Norbert Teufelberger, CEO of Bwin.Party, sat next to O'Neil on a raised stage alongside legendary 76ers and Devils players at Thursday's news conference at the Prudential Center. Among them were World B. Free and Allen Iverson, dressed in his trademark sweats.
A large LED TV screen to the side of the stage showed the icons of the four: the partypoker insignia, the Devils' red devil, the Prudential Center rock, and the 76ers logo.
Teufelberger said he was well aware of the kind of product he was introducing to the American public and the controversy around it.
"We're not selling toothpaste or diapers," he said. "Our product is online gambling, and it has to meet regulatory requirements in New Jersey."
Teufelberger said Bwin.Party had to leave the United States seven years ago when federal regulations changed and online poker became illegal. New Jersey's legalization of it last year made it possible for the company to return, he said. In November, partypoker partnered with the Borgata Hotel Casino & Spa in Atlantic City, where it operates nj.partypoker.com.
Under the partnership with the sports teams, the entities will integrate marketing efforts. For instance, through a promotion called the "Dream Seat Series," fans in New Jersey who play on nj.partypoker.com will be able to compete for various prizes, including regular, courtside, and VIP-suite seats to all Devils and Sixers home games. They could also compete for road trips with the teams and tickets to concerts year-round at the Prudential Center.
O'Neil said partypoker would be integrated into the Devils and Sixers websites, social media channels, mobile apps, tickets, in-arena signage, and rights to broadcast TV and radio advertisements. A walk-through of the hockey arena at the Prudential Center on Thursday showed the integration in full display, as partypoker was on the scoreboard as well as kiosks and LED screens throughout the rink and adjacent bar and restaurant.
Teufelberger estimated that there were 60 million poker players in the United States.
"I'd like every single one of them to come to the Prudential Center, to come to the great state of New Jersey and log onto to partypoker.com and play a few hands," O'Neil said, adding that there were about two million Devils fans and one million more who attend the 76ers games that partypoker could now reach.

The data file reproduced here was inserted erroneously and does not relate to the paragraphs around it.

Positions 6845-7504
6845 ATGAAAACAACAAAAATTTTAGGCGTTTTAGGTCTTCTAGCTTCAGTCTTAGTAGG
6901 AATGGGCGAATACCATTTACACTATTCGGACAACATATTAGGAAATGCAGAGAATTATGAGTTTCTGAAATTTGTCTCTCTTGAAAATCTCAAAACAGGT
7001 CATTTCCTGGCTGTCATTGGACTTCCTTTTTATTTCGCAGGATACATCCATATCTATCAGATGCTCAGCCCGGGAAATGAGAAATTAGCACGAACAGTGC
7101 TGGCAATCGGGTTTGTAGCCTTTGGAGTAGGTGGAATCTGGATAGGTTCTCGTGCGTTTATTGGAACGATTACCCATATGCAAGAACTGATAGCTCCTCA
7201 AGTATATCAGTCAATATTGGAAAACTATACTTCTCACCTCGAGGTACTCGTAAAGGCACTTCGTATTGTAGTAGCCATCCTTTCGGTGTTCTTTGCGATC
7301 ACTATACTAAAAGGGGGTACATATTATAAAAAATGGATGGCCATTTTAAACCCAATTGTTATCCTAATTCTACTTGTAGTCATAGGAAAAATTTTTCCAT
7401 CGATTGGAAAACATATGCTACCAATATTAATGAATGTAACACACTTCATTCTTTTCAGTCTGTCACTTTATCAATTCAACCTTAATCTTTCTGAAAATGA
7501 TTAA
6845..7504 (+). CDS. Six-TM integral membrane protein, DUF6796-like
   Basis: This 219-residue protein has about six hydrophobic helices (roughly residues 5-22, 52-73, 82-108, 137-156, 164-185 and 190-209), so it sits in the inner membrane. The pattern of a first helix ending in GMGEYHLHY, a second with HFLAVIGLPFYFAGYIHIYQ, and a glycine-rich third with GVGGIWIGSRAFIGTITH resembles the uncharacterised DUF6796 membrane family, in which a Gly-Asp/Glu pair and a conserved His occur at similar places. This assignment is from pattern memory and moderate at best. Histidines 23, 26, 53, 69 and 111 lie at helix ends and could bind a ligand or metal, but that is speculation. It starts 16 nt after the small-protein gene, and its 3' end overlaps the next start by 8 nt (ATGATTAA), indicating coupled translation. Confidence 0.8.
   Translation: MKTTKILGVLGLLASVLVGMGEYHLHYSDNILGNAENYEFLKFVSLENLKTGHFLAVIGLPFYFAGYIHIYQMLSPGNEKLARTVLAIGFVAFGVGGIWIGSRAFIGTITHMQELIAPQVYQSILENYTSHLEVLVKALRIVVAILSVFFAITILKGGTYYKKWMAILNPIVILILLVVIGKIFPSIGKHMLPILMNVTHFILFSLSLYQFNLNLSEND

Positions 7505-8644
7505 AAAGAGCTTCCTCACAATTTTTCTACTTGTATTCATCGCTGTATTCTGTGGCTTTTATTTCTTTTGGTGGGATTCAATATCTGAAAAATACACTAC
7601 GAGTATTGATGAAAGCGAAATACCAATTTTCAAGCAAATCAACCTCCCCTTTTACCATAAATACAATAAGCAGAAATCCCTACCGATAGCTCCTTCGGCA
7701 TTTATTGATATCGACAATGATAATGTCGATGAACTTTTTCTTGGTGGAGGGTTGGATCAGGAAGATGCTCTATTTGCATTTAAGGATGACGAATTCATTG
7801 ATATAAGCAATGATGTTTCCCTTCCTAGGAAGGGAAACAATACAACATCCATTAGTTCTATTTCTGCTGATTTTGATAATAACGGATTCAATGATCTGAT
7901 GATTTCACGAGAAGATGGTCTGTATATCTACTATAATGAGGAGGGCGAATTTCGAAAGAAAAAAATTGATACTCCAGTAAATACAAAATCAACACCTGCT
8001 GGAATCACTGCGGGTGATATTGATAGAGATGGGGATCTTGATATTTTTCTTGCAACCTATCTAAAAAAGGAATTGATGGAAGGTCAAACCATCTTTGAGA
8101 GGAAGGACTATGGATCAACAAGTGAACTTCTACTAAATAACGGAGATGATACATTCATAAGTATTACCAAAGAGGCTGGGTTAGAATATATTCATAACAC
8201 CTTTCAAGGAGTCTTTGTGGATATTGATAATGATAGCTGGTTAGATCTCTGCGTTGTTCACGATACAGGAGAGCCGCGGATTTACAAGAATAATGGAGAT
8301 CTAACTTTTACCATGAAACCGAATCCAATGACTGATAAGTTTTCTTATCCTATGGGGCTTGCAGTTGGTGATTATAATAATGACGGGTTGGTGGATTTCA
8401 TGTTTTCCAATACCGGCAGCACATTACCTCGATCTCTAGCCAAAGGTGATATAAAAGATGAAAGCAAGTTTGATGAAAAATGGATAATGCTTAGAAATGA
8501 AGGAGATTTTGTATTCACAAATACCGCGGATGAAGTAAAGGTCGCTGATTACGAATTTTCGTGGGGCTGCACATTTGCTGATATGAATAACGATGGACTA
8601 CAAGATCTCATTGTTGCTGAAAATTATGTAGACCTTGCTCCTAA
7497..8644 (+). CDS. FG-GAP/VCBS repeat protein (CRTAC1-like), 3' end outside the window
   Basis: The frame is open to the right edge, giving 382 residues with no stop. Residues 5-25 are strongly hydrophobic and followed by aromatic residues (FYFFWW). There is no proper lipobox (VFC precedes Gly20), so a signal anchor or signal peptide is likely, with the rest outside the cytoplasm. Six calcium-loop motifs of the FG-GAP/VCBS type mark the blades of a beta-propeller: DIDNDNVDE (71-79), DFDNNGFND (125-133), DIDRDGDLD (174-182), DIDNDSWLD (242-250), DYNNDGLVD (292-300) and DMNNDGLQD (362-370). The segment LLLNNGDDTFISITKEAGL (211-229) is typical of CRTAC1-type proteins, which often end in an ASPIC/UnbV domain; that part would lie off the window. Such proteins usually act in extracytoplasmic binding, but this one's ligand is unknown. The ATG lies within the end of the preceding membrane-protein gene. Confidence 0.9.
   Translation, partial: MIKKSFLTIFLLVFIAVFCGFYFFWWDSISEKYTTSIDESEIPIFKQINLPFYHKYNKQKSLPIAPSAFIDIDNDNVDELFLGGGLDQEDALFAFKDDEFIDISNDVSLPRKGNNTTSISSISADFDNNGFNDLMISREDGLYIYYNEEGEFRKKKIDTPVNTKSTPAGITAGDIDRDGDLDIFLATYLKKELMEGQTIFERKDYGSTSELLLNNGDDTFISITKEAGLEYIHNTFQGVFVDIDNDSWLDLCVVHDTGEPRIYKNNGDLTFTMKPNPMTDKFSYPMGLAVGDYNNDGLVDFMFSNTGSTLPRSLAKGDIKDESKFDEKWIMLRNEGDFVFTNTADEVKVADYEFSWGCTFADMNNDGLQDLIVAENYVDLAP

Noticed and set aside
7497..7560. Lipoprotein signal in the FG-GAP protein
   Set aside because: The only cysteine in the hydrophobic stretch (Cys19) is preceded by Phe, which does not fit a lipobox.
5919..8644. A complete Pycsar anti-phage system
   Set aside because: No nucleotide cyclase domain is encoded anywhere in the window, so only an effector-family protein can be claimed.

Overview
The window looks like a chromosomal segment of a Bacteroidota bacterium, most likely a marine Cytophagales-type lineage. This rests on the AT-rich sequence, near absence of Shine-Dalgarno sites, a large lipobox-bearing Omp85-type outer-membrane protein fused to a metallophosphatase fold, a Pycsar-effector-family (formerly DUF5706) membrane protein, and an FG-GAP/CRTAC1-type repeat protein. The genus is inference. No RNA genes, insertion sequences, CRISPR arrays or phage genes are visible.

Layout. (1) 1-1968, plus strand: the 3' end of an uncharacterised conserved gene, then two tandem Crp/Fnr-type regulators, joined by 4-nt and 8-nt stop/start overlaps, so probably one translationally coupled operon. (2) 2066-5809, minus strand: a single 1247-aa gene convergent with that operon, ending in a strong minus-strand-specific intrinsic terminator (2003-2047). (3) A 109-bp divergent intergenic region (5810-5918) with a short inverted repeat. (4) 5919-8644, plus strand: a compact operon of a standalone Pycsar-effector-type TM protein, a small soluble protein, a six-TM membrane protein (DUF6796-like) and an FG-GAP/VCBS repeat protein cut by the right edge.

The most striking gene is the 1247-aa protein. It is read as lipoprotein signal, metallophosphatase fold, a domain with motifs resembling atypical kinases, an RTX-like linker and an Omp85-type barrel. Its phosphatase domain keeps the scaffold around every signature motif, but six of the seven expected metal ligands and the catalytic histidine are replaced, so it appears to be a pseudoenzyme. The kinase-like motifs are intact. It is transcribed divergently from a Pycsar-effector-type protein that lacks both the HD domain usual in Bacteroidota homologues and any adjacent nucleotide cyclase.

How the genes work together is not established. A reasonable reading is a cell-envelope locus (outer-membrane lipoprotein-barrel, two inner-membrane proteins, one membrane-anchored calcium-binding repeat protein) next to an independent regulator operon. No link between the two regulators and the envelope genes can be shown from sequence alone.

"New Jersey is a starting point," Teufelberger said of his company's bigger plans. "Other states will follow with online gaming only if New Jersey is successful."
Those who are 21 or older and physically in New Jersey can participate in online gaming after setting up an account with the Atlantic City casinos or their Web partners. For those who just want to play online poker for fun and not for cash, they can log on to partypoker.com from anywhere.
The Sixers have an advertising partnership with the Parx casino in Bensalem. O'Neil said that since this was the first online-gaming joint venture, the NHL and NBA had to revise their guidelines to treat legal online nonsports gaming the same as they do casinos.
"This category is really fascinating, being the first sports team in the U.S. [to do this], you can imagine there was some apprehension by the leagues," he said. "So we thank the NBA and NHL."
The stigma of a connection between gambling and sports remains. The courts denied New Jersey's attempt last year to offer sports betting on professional and collegiate sports at casinos and racetracks. With the ruling, sports wagering remains restricted only to Nevada, Delaware, Montana, and Oregon under federal law.
Not all the professional sports leagues accept casino advertisements. Also, the NCAA bans state lottery and casino ads.
"Our current policies prohibit clubs from accepting advertising from companies that also offer sports-betting services," NFL spokesman Brian McCarthy said Thursday night. "NFL teams would not be able to accept advertising from this company." Bwin.Party offers online gaming and sports betting in Europe.
O'Neil and Teufelberger clarified that the partnership had nothing to do with betting on sports.
"The deal is not about sports, it's purely about poker," Teufelberger said. "Sports betting is not on the table."
"Gaming casinos," O'Neil said, "have been in and around the game, particularly basketball and hockey, for a while, so this doesn't seem like we are breaking any taboos. More important for us, we wanted to be with a partner that can really engage with our fans in a smart way.
"We can help their business, and they can help ours."